Recently, TILC systems were placed aboard three submarines (with all available courseware) to determine if easy access to the system would increase usage. During the evaluation, the system received extensive use under a variety of shipboard conditions. “The average user found the system easy to operate and the software provided to be educational and entertaining”, said CDR Bruce Miller, Commanding Officer of USS CITY OF CORPUS CHRISTI. “Users were primarily TMs, FTs, and officers. but other ratings such as QMs and MMs demonstrated an interest as well.” Current plans are to distribute this system packaged with a CD-ROM player to all Tomahawk capable submarines on a voluntary basis.
Trident submarines are now being issued computer systems to enhance qualifications training for new personnel. Sponsored by NAVSEA (PMS-396), Trident Interactive Courseware Training Systems OCWTS) come with 44 lessons on 39 laser discs. Each lesson represents an individual subject area as defined by the Enlisted Requirements for Submarine Qualification (COMSUB-LANT/COMSUBPACINST 1552.16A). This training system has made available a pool of knowledge and testing from all Tridents, standardized the knowledge presented, and provided a single source of information for a trainee. “It bas become a vital part of both the initiation of newly reported officers and the enlisted submarine qualification program”, exclaimed CAPT Richard D. Raaz of USS GEORGIA (BLUE).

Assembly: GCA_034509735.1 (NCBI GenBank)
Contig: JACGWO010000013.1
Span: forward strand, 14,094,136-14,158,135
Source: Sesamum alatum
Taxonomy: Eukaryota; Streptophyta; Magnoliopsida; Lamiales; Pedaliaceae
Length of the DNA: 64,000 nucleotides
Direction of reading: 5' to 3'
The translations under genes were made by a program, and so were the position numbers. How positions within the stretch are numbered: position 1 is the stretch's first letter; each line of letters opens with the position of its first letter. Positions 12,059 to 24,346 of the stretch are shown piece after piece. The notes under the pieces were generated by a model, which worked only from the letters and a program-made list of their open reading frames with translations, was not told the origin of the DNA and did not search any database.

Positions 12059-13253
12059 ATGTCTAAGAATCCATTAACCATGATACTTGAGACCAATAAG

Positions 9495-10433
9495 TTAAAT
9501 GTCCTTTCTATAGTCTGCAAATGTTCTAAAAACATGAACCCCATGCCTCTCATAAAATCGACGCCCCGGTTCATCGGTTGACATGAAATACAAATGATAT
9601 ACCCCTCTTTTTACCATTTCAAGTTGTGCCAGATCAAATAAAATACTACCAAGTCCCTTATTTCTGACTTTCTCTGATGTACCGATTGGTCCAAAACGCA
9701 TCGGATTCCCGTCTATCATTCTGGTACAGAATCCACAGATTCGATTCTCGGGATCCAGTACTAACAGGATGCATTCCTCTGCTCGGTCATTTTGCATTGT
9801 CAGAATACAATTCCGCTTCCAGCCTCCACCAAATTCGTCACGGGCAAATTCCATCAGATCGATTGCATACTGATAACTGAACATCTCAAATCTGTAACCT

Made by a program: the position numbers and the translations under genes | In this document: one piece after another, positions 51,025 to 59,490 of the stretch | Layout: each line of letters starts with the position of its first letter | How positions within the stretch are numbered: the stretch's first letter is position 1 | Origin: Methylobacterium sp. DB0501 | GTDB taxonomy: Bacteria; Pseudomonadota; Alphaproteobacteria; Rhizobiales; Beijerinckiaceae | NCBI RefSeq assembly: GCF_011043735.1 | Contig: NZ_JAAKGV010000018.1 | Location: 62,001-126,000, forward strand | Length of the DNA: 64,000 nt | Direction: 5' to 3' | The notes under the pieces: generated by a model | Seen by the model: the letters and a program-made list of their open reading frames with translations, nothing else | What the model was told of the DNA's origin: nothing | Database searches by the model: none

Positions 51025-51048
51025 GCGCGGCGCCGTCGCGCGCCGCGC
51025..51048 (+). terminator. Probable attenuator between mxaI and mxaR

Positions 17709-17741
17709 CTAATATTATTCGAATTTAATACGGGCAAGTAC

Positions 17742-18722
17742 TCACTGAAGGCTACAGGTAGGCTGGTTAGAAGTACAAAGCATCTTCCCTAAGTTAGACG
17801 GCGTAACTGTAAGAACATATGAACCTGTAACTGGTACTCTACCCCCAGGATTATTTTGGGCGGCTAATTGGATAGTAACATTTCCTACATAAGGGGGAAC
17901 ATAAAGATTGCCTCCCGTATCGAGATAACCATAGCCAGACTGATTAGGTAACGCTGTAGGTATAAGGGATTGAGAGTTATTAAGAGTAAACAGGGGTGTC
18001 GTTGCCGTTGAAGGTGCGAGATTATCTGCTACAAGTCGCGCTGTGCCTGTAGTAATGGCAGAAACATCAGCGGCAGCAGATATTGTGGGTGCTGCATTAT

In response to requests from submarines, SOBT is producing two new computer based courses on Division Officer of the Watch and Submarine Surfaced Shiphandling. These will present technical training on the dynamics of submarine maneuvering and depth control, and will offer drill and practice on these watch-standing skills tailored to SSN 637, SSN 688, or SSBN 726 classes.
SOBT is also cooperating with Program Executive Officer. Ships Defense (PE0-417T) to produce a number of electronic warfare computer based courses on employment and maintenance of specific submarine ESM equipment and suites. These products wilt help increase submarine ETs’ proficiency in an area which is receiving increasing emphasis.
Whafs in the future? As one example, Newport News Shipyard has developed a SSN 688 class Auxiliary Machinery Room (AMR) Watchstation Course which allows the trainee to tour the AMR on the computer screen, using multiple stored video images of the AMR to learn equipment layout and watchstanding. This virtual reality approach has been evaluated by Newport News Shipbuilding and is shown to significantly increase task knowledge and skills within a short time. especially for those with little or no previous experience. This course at present requires specialized computer hardware to play. SOBT is evaluating the need to distribute the computer hardware or modify the courseware to eliminate that need.
On board training courses are also being used by submarine training facilites. For example, Naval Submarine School, New London, is using the AN/UYK–44 computer course to fill in during students’ waiting periods during the formal AN/UYK-44 computer maintenance course. During a test period, students using the computer based course had average scores up to ten grade points higher than a control group.
OPTEMPO is decreasing, therefore inport schools and on board training are becoming much more important. On board training materials wiJI continue to provide training while in port or at sea. Based on fleet feedback, computer based is the most popular medium for on board training. As the modern computer hardware on board submarines becomes more accessible, the ability to use CBT products will expand.